Hiking with Fido

How to make the most of the trails with your pooch

Summer is finally upon us and there is truly no better feeling than hitting the open trails with your dog. It just feels right. Not to mention it is one of the best things you can do for your own physical health and mental wellbeing not to mention your dog’s. Here are some considerations before taking to the great outdoors with your dog.

To leash, or not to leash?

There is nothing I love more than watching dogs romp around in the forest, truly enjoying life to its fullest. That being said, it might not be appropriate for all dogs. You need to truthfully ask yourself: is it safe to let my dog off-leash? If the answer is yes, then go for it! If the answer is no, that is OK too. Dogs can still have an excellent outdoor adventure while on-leash. You can get a good harness and hands-free leash and start exploring. You could also try using a long line (which can come in lengths of 10, 15, 25, 30+ feet) to give your dog extra room to stretch those legs and sniff around while still having a safety line attached to them.

Photo: @andrsn.pck

What are the laws?

Check the internet before hitting the trail. In some areas you may be free to unclip that leash, but a lot of national and provincial parks or protected areas require your dogs to remain on-leash. Some areas won’t allow dogs at all, so make sure you check to see whether or not the area has any rules about dogs.

Trail difficulty

Is your dog well-conditioned and physically fit, or are they a weekend warrior? If you are just starting out adventuring with your dog, take the trail difficulty into account. A 20-kilometre hike for your dog’s first hike may be too strenuous, so start small and build up from there.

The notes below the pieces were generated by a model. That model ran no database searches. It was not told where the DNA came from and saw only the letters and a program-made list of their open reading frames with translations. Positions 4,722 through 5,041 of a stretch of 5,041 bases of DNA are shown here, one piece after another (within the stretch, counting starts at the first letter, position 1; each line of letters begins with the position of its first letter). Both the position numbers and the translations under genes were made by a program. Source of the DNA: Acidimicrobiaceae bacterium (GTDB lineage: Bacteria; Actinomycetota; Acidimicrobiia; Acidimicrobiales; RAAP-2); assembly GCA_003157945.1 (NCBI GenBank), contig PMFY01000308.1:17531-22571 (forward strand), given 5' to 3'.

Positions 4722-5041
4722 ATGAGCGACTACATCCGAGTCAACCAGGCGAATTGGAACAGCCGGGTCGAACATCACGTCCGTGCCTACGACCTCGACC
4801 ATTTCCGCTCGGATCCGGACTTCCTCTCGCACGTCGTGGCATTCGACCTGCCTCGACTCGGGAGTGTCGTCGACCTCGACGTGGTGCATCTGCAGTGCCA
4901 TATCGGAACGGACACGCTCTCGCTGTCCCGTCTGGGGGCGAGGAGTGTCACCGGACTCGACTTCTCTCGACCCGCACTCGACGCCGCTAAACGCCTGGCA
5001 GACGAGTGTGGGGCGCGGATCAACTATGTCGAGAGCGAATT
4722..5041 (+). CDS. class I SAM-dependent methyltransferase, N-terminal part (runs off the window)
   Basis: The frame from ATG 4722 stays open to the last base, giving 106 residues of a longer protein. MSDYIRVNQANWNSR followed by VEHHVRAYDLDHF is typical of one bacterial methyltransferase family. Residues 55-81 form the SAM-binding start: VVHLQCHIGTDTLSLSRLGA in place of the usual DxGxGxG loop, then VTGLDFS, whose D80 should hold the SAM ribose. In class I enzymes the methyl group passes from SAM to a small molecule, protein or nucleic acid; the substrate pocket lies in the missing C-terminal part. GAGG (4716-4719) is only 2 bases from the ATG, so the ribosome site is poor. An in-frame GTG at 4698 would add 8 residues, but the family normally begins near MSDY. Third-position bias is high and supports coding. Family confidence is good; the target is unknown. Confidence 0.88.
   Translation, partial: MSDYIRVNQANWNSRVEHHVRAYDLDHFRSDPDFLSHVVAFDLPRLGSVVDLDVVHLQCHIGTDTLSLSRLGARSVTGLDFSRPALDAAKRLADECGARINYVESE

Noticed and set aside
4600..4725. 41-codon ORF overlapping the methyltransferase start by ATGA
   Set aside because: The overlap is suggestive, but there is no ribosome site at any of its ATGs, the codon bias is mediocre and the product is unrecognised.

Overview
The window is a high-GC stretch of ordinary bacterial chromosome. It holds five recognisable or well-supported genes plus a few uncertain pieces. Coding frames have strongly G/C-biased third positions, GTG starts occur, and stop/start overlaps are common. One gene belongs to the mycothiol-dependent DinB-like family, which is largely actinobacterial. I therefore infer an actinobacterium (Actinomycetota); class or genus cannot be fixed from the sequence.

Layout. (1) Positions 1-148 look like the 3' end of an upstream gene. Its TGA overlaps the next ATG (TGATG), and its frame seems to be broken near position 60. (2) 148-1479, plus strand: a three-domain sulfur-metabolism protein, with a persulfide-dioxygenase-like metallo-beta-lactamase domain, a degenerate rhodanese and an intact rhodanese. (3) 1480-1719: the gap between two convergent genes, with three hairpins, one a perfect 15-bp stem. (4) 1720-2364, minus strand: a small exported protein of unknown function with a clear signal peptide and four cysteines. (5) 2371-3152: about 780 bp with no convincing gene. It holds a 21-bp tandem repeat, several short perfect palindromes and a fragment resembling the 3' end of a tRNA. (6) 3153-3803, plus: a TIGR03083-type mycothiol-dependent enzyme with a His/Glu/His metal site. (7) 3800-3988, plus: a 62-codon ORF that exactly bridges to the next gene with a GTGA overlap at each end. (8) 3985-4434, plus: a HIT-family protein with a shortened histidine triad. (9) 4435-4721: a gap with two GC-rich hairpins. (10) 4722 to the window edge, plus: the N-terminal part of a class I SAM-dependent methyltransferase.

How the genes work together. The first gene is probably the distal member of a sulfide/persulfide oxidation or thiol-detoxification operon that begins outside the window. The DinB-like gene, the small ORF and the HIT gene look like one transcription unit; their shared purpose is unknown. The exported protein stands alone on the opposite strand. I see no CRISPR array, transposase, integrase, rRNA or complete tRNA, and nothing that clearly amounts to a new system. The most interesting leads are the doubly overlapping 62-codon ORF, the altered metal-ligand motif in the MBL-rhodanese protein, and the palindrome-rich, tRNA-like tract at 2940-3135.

If you aren’t hiking along a lake or river, you are going to need to bring water for your dog. Be mindful of keeping them hydrated and not hiking in extreme heat. The last thing you want is a dog with heat stroke when you are 10 kilometres into the woods.


Safety first! Pack a first aid kit. Know your area. Check to see if you will have cell reception in the area before you go. Make sure your dog’s microchip information is up to date and that they have a collar with an ID tag attached. If ticks are an issue in the area you are going, ask your vet about tick preventatives and give yourself and your dog a good once over to check for ticks after your day in the woods. Stay safe and have fun!

Seven Adventure Dogs and a Cat to Follow on Instagram

Photo: @greatgramsofgary

Jinx, Zeus & Thor

Squamish, B.C.
Human: Solana
Favourite adventure spot: Trail running and adventuring in the backcountry


Guelph, ON
Human: Alyse
Favourite adventure spot: Bruce Peninsula backcountry

Whisky & Echo

Cochrane, AB
Humans: Taffin & Jared
Favourite Adventure Spot: Canmore, Banff & Kananaskis


Fort Nelson, B.C.
Humans: Angie & Jay
Favourite adventure spot: Stone Mountain Provincial Park

Gary (the cat)

Canmore & Edmonton, AB
Human: James
Favourite adventure spot: Lake Louise and Moraine Lake

Digital Edition

Read This Story in Our Outdoor Summer Digital Edition
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We’ve covered DIY Bike Maintenance, Wildlife Travel, Open Water Swimming, Ultramarathon Training, Paddleboarding, Family Adventures, and Dogs and a Cat to watch on Instagram! Work out with Canada’s Top Fitness Instructors and be inspired by our Athletes with IMPACT.